Mintstick, a tool to carry your Gnu / Linux on a pendrive

Mintstick, a tool to carry your Gnu / Linux on a pendrive One of the great things that Gnu / Linux brought us a long time ago is the possibility of having a complete operating system on a pendrive, although this was possible, it was an arduous task until Ubuntu arrived. Ubuntu offered the possibility of carrying out this task but with a graphical tool.

This has been remarkably improved with Linux Mint, which was released a long time ago. Mintstick, a program that created the distributions that you want in the usb that we indicate. Thus, in a graphical way, the user can install several distributions on a single pendrive. MintStick is maintained by Lefevre himself, the head of distribution, so security and maintenance are ensured. Also, MintStick is on github so we can install the tool in any distribution based on Debian, not only in Linux Mint but in more distributions.

Mintstick will allow us to carry out distribution installations on equipment that does not have an optical unit

This tool is useful when recovering a system or carrying your own operating system on a pendrive to use on any computer with questionable security.

The little problem with MintStick is that unlike other tools, MintStick does not offer persistence, so we will not be able to save our data to the usb. The persistence means that all the free space of the pendrive can be used as a hard disk for the distribution inserted in the usb. So once we finish the session we can recover the saved data. But the fact that it does not offer persistence is not a problem for Mintstick users since we can use it as a tool to create installation discs on a pendrive and install any Gnu / Linux distribution on any computer that does not support discs or dvd's due to various problems. This feature on older computers still works very well.


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4 comments, leave yours

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  1.   nisari said

    Hello, thank you very much for the article. Would you mind putting a tutorial on how to install from git in debian, ubuntu, etc. All the information I find on the net talks about installing git servers, not programs from it. Thank you very much again.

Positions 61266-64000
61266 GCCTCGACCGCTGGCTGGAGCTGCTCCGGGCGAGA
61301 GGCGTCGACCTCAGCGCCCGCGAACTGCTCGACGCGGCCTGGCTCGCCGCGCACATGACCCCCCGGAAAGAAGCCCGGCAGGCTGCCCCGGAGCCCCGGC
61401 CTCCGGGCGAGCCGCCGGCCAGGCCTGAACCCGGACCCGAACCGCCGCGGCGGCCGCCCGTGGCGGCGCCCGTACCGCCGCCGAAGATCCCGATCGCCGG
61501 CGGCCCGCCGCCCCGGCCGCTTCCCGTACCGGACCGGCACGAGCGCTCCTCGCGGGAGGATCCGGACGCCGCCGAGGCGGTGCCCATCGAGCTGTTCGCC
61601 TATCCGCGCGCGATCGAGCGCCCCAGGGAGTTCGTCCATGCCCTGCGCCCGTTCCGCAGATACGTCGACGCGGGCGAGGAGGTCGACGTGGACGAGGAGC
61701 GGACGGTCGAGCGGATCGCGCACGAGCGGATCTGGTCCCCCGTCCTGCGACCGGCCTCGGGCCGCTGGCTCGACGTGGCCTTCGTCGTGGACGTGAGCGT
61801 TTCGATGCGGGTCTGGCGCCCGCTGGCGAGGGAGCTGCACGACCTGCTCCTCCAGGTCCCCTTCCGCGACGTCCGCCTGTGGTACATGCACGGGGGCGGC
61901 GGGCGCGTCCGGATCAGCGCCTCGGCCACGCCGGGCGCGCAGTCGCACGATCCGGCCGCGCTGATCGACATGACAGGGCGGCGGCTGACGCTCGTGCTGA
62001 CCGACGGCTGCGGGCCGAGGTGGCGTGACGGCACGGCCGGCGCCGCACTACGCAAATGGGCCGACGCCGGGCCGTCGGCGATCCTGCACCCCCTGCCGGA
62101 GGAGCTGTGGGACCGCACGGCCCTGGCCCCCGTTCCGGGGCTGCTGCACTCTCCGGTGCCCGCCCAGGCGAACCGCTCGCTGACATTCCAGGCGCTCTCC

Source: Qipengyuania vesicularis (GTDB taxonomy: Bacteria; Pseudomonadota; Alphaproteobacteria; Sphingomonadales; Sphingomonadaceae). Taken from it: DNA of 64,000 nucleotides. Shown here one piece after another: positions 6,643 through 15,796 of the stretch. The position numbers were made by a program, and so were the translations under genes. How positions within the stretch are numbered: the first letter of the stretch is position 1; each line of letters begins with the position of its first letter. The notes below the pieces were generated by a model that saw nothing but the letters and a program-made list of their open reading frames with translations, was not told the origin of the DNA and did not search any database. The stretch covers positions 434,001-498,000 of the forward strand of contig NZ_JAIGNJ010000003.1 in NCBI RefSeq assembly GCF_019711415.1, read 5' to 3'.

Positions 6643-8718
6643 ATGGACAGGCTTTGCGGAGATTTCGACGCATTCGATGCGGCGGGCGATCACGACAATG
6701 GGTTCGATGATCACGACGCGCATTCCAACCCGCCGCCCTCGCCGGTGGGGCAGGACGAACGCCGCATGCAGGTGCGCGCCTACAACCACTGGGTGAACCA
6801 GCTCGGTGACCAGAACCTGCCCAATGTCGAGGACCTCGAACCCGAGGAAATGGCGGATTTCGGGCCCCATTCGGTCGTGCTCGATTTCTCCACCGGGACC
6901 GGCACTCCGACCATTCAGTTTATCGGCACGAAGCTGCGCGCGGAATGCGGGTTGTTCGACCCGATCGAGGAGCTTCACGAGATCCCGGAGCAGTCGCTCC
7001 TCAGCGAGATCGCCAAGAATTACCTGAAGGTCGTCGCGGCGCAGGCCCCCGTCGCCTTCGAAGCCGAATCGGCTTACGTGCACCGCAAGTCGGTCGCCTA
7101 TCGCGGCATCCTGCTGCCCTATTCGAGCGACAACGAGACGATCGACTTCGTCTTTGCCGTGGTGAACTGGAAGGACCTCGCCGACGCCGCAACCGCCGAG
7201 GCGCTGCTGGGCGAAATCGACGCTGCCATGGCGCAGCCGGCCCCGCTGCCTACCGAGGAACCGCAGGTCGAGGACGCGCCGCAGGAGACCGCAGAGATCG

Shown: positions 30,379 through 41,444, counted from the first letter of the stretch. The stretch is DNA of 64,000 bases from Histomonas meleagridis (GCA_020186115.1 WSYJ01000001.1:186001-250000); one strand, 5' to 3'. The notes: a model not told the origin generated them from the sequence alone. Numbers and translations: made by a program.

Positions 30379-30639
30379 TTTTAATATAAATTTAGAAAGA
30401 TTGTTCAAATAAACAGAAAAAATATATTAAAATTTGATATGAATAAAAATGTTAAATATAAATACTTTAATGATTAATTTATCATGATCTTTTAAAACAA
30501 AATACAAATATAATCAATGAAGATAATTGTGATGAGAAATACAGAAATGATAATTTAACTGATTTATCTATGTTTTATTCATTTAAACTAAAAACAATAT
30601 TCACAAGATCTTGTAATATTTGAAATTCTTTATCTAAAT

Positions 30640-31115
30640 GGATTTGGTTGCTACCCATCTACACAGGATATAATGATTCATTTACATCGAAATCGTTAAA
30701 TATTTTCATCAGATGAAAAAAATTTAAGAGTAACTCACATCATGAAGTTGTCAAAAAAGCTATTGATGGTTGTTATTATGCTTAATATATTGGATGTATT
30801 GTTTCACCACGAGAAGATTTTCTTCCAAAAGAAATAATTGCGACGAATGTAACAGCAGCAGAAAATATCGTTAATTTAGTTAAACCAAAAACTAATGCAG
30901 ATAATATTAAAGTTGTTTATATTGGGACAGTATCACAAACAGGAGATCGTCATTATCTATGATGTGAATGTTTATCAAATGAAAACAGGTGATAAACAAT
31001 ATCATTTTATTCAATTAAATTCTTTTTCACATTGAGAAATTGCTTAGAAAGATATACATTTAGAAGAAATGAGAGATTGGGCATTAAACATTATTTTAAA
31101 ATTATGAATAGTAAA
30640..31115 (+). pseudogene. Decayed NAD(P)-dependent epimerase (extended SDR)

2.   vicdeveloper said

    Good post!.

    Although I usually use the Rufus application on Windows, and the DD or Unetbootin command on Linux. Let's try MintStick to see how it works.

    Regards!

  3.   Josele said

    I think a direct installation on a Microsd is more effective, I tell you how I have it, on a 64 Gb Micro SD, on an Ubuntu ISO disk, a normal installation is done, the SD is divided into several partitions,
    First: with 16 Gb partition in Fat32 to be able to use with other devices
    Second: with 50 mb in null, without files of any kind, this is done to be able to insert it in any android and do not reject it since in the following partitions it goes in EXT4.
    Third: 15 Gb partition in EXT4 for root, where the operating OS is installed.
    Fourth: 32 Gb for the home in EXT4, if you install it great encoded to store things.
    - Swap is not installed as it would not work well, SD cards are slower than hard drives, but it still works perfectly.
    - not with Linux Mint since it does not recognize the partition in Fat-32, I did it with Mate and in the end I uninstalled it.
    - I enter the computers of the whole world with my Ubuntu 14.04 no matter processor or graphics card.
    - Starts slowly but then goes great.
    -If you install Gnome flashback better, for less powerful computers.
    Regards….

  4.   Josele said

    I forgot, Ubuntu 32 bits and you will access 32 and 64 bits.
    - You can save all the files you want in home 32 Gb plus 16 Gb in Fat32.
    - you will not be able to directly install the OS. but you can take an ISO image with you.
    - I have not tested it on a pendrive, but it will be the same, if someone tries to report it.
    - I insert my MicroSD card into a double USB stick, normal and micro.

    Regards…